The Gaelic word gille (pronounced geel-yuh) meaning ‘boy, lad’ is ultimately from Old Irish gilla. It occurs in place-names such as Altgillie Burn ‘burn of the boy’ in Angus, Allt Gille Ghagaich ‘burn of the stuttering boy’ on the Isle of Arran and Loch a’ Ghille Reamhra ‘loch of the fat boy’ on the Isle of Rum, but otherwise can be rather an elusive toponymic element to identify with any degree of certainty.
One difficulty is that some of the names which appear to contain gille turn out on closer inspection to have arisen from the corruption of another element. For example, Gilchrist in Urray Parish, Ross-shire has the appearance of a gillename, but the historical form Kylchristan from 1569 reveals that the original element was Gaelic cille ‘church’ and the name means instead ‘Christ’s Kirk’.1 Similarly, gille is also easily confused with Gaelic gil ‘ravine, watercourse’, found in place-names such as Gil Dubh on Lewis and Inbhir Ghil on Rum. A further complication here is that gil was originally a loan-word from Old Norse gil ‘cleft, gully’, and further place-names containing this Norse element also add to the confusion, including Scaftigill on Arran and Auckingill in Caithness.
Additionally, the plural form of Gaelic gil is gilean, which is remarkably similar to gillean, the plural form of gille, and the two elements are often muddled. For example, the modern form of Sgùrr Nan Gillean, a famous mountain in the Cuillin range on the Isle of Skye, appears to indicate an etymology of ‘peak of the lads’, which nineteenth-century scientist and mountaineer Prof. J.D. Forbes claimed was derived ‘from the untimely fate met by some who attempted to climb it’.2 However, there is little evidence to substantiate this folk etymology, and the name is perhaps more likely to be a corruption of Sgùrr Nan Gilean ‘peak of the (steep) watercourses’.
Another problem with identifying genuine gille names is that the word developed a secondary meaning of ‘servant, devotee’, which was commonly used as an initial element in Gaelic personal names in combination with the name of a saint. For example, Gillephadruig means ‘servant of St Patrick’ and Gillebríghde means ‘servant of St Brigid’ (as exemplified by the name of the thirteenth-century poet and crusader Gillebríghde Albanach). These names were often bestowed upon a child born on a particular saint’s day, with many of them surviving as modern surnames, including Gilpatrick, Gilmartin, Gilanders, Gilfillan and Gilmour (from Mary). Some of these personal names and surnames were subsequently used in the formation of place-names, such as the Gilmerton names found in Perthshire, Fife and Midlothian, Gillanderson (earlier Gilanderston) in Fife and Gilcomstoun in Aberdeenshire. Names formed in this manner, where gille has effectively become a lexically-redundant segment within the qualifying element of a Scots place-name, must be regarded as semantically separate from Gaelic toponymic formations such as Loch nan Gillean ‘loch of the boys’ on Islay or Carn a’ Ghille Chearr ‘hill of the wronged boy’ near Granton-on-Spey, where gille functions in its original sense of ‘boy, lad’.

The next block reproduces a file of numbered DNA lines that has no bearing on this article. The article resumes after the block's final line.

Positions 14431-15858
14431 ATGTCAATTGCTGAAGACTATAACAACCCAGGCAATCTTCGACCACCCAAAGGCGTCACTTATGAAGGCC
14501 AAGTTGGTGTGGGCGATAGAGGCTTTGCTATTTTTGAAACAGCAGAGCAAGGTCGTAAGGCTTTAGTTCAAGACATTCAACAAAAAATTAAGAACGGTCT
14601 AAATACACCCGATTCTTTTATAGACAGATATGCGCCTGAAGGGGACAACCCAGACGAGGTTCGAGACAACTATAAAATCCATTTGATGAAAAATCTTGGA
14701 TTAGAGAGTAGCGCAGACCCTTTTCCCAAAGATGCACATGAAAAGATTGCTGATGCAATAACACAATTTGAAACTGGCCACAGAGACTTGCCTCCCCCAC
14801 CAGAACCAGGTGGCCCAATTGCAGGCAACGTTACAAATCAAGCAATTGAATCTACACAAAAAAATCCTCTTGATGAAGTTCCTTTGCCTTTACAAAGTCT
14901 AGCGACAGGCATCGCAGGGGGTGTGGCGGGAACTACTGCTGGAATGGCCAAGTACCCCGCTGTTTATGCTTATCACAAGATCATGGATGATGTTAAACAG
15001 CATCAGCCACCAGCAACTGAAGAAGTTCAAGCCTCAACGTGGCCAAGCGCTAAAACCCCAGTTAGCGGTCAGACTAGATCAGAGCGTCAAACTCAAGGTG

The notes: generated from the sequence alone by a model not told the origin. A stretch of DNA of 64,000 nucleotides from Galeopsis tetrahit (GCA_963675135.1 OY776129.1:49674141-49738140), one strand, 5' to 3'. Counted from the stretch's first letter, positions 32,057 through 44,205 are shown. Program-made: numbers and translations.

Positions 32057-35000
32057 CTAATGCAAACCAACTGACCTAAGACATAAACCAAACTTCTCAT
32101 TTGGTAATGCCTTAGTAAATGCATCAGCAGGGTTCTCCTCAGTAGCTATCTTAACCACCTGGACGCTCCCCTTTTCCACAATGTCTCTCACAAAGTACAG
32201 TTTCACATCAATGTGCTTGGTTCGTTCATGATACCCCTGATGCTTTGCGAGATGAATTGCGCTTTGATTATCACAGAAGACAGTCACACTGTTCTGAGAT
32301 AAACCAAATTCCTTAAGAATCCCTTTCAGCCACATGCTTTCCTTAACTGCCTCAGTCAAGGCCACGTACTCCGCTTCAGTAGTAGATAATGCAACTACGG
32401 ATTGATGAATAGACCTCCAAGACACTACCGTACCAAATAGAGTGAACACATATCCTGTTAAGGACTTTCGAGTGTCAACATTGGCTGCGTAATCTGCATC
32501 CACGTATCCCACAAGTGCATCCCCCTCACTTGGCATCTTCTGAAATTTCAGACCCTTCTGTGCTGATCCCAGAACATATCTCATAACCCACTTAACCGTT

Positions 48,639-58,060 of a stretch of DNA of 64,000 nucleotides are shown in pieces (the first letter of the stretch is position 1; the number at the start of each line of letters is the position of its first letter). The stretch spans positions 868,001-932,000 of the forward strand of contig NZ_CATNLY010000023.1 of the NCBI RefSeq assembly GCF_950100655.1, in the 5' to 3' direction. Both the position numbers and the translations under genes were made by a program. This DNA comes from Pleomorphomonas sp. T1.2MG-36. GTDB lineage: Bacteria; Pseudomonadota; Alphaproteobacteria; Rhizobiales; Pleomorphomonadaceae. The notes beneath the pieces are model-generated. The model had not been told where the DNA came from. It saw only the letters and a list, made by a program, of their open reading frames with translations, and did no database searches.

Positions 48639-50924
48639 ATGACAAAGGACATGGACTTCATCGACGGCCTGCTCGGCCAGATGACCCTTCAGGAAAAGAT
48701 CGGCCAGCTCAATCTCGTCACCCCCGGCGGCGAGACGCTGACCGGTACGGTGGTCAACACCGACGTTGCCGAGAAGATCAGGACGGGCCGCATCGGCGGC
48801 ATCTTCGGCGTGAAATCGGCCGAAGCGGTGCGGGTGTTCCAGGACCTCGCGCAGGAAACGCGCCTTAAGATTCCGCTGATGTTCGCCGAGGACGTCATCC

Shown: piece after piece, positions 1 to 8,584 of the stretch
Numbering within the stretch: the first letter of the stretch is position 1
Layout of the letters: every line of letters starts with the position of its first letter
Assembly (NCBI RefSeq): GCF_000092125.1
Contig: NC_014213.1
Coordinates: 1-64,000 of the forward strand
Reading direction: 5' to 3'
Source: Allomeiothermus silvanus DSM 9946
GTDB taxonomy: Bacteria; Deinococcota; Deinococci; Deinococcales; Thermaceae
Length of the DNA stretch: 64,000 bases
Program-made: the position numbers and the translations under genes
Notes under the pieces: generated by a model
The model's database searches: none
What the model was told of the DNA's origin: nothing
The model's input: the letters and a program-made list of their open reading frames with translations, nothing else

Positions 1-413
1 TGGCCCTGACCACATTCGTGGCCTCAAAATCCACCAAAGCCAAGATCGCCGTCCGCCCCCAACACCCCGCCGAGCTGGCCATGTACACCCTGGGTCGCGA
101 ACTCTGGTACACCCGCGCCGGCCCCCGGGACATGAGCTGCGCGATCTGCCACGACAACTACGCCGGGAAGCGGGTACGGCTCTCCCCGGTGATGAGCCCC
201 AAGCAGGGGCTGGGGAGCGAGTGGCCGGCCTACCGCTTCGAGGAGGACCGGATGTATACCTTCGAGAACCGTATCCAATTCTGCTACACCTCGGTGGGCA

Gille in the secondary sense of ‘servant’ was also borrowed into the Scots (and English) language as gillie or ghillie, originally in the sense of a male servant, particularly an attendant on a highland chief, before developing the modern meaning ‘gamekeeper, assistant to a sportsman’. It is possible that Scots place-names such as Gillie’s Burn in North Lanarkshire and Gillie Burn in Perthshire contain this Scots word rather than a Gaelic personal name or surname.